The second reason for the repeal and replace strategy was that Republican leaders hope to gain bipartisan support for the “replacement” legislation, because it would give the program a greater political mandate than the ACA had—reducing the likelihood that Republicans alone are held accountable for any future problems—and because some of the desired changes are regulatory rather than fiscal in nature and thus cannot be made through the budget reconciliation process, necessitating separate legislation that would require 60 votes in the Senate.

 

However, several Republican senators have objected to this two-stage approach, instead calling for at least some aspects of the “replacement” plan to be included in repeal legislation. While individual lawmakers’ motivations likely differ, among the concerns raised have been the potential problems in the insurance market that prolonged uncertainty regarding the replacement plan would cause, and the possibility that no replacement would ultimately be enacted, leaving some current enrollees without coverage.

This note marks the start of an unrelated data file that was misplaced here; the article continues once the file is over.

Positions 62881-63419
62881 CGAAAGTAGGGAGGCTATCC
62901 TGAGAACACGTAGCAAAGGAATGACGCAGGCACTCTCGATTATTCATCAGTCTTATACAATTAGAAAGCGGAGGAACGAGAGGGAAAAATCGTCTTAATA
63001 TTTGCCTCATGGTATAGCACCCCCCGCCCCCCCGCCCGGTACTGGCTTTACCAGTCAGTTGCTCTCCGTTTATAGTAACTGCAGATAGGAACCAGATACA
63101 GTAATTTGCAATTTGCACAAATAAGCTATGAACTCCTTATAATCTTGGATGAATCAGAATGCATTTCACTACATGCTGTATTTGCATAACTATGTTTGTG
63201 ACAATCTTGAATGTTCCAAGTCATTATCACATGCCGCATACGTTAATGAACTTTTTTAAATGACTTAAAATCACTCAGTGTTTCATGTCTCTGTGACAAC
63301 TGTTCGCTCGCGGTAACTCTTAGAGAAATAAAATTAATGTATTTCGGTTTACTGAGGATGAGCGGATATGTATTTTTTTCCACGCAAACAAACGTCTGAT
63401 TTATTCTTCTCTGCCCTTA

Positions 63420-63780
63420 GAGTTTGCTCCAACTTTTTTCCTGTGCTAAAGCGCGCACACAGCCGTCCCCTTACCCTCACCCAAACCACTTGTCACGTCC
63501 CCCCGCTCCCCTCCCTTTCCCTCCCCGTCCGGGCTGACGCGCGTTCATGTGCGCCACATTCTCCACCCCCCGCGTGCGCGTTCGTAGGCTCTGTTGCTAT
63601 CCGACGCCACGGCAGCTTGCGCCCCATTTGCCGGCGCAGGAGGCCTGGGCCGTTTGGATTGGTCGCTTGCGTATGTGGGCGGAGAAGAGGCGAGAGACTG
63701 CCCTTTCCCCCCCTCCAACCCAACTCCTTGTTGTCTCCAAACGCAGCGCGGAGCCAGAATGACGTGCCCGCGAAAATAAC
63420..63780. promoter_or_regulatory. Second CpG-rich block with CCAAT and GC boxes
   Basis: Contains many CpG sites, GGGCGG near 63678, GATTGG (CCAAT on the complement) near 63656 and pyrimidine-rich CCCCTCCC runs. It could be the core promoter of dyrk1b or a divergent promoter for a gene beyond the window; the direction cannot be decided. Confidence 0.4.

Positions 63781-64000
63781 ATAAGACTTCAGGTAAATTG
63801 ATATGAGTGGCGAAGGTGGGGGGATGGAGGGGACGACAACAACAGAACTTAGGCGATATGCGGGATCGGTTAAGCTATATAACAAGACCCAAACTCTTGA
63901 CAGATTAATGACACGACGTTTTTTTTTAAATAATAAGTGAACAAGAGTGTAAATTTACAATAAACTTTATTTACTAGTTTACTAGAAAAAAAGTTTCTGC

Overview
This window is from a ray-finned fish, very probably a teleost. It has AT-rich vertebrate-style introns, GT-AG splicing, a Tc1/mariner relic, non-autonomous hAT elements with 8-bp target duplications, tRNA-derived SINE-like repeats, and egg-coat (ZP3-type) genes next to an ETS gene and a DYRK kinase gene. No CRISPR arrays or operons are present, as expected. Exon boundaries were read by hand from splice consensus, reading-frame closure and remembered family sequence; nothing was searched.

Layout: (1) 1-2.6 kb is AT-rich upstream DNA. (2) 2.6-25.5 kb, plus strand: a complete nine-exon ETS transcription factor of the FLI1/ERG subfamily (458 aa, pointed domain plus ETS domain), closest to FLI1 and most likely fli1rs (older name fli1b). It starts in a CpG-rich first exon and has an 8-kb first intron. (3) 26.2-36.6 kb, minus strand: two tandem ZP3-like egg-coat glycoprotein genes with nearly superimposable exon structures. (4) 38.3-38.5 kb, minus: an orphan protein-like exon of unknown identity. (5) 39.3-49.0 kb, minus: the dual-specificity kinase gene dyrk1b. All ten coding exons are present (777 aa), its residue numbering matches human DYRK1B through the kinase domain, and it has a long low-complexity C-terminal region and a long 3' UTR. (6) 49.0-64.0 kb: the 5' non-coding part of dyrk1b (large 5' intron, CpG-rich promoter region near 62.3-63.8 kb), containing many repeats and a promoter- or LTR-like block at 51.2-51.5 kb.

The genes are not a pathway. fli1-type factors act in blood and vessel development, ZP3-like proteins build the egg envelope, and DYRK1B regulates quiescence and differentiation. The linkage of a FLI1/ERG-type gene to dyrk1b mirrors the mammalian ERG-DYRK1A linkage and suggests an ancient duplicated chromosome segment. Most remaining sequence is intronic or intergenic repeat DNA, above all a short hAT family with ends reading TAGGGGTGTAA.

So how will the Obamacare repeal process play out…

In our view, Republican leaders have two basic options. First, they could attempt to pass a partial reform of the program—stopping short of a true replacement—through the reconciliation process, with the expectation that it could constitute a sufficient reform once combined with administrative and regulatory changes the Administration can make without Congress. On the legislative side this could include, for example, increasing state flexibility with regard to the Medicaid expansion, and revising the distribution of the refundable tax credits used to finance coverage in the private market, combined with funding for a high risk pool for higher cost enrollees. On the administrative side, this might include changes to required benefits and changes in the regulation of premiums.